Shenandoah Valley was a key theater in the Civil War. As a natural geographic highway between North and South and as a richly productive agricultural region whose bounty fed the Confederate troops, the Valley was fiercely contested throughout the war, playing an integral role in almost every major campaign fought in
Virginia . More than 325 armed conflicts took place here with Stonewall Jackson’s 1862 campaign perhaps the most famous of these. As the war dragged on, the Valley assumed increasing significance for the southern cause. Union forces responded by laying waste to this region, burning its mills, farms, and towns in a devastating campaign of total warfare.
Shenandoah Valley remains a vital yet vulnerable national historical resource, a place where the meaning of the Civil War comes to life through productive farms, historic roadways, and communities. Development threatens the survival and integrity of these resources. The northern Valley lies within an hour of the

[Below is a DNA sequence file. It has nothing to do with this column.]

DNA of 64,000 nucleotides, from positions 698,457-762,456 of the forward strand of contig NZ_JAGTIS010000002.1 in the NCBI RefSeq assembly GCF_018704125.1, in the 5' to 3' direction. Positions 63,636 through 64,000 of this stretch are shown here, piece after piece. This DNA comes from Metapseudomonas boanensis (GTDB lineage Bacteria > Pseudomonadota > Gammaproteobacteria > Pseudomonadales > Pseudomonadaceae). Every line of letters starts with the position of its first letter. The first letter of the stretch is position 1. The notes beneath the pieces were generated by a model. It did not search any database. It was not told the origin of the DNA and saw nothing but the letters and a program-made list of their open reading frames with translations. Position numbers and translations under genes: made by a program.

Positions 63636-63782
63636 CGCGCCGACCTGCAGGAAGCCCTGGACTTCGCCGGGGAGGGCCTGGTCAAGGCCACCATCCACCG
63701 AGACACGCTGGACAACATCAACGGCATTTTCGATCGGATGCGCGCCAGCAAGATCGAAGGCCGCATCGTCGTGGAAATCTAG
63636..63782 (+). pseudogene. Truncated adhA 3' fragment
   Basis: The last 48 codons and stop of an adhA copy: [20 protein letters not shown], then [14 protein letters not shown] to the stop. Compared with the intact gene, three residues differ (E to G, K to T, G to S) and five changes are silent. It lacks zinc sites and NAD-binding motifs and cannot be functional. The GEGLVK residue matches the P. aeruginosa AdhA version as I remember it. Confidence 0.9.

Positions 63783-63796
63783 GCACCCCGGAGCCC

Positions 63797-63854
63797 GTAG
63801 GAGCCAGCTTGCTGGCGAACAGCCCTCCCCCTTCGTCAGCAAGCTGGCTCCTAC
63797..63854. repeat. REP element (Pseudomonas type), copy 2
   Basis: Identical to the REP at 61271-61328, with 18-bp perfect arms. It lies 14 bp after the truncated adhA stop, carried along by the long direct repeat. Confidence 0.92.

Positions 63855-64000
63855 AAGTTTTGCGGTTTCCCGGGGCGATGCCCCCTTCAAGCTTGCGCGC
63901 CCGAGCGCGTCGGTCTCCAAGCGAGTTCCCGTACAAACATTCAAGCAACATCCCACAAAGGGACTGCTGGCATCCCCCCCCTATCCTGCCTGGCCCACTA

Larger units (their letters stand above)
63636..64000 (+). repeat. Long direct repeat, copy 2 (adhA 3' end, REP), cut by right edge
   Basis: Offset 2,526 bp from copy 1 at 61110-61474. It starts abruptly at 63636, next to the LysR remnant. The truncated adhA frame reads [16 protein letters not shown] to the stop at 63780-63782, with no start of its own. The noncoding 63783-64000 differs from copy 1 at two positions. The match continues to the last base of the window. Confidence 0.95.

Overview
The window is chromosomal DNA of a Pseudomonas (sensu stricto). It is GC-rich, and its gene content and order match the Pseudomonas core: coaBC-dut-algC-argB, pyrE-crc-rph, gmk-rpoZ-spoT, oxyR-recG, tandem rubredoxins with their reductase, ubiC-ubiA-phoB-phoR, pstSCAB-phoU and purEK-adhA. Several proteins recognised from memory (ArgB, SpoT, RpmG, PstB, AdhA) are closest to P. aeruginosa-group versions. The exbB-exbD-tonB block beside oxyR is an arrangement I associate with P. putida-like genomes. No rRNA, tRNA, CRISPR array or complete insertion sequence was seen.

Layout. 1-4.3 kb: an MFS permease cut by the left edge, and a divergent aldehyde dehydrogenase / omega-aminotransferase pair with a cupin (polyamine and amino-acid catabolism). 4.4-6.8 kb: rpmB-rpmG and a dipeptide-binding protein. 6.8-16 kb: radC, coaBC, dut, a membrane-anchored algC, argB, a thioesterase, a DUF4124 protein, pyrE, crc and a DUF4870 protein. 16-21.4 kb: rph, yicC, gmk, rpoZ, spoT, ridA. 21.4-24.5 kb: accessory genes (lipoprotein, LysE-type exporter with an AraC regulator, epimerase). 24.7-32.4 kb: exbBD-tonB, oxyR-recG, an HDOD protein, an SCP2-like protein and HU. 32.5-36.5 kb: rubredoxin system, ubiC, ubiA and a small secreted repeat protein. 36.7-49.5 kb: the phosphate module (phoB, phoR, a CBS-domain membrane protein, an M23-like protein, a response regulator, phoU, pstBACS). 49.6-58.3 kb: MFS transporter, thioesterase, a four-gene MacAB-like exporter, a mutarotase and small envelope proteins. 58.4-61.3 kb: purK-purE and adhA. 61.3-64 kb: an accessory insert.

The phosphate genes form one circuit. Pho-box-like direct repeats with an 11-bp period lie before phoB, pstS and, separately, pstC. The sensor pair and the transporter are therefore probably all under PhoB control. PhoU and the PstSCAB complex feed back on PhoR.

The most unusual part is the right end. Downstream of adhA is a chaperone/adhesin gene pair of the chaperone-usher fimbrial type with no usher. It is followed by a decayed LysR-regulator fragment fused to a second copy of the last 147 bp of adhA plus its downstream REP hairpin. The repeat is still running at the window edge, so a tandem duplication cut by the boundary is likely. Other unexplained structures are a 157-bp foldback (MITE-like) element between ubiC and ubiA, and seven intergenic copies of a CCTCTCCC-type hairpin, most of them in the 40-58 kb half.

Washington, DC suburbs and much of the region is seeing unprecedented growth. In 1996, Congress created the Shenandoah Valley Battlefields National Historic District to protect and interpret the following Civil War battlefields and related historic resources:
The Shenandoah Valley Battlefields Foundation—authorized by the Secretary of the Interior as the non-profit manager of the District—partners with organizations and government agencies at all levels to preserve Valley battlefields and interpret and promote the
Shenandoah Valley’s Civil War story for the region and the nation.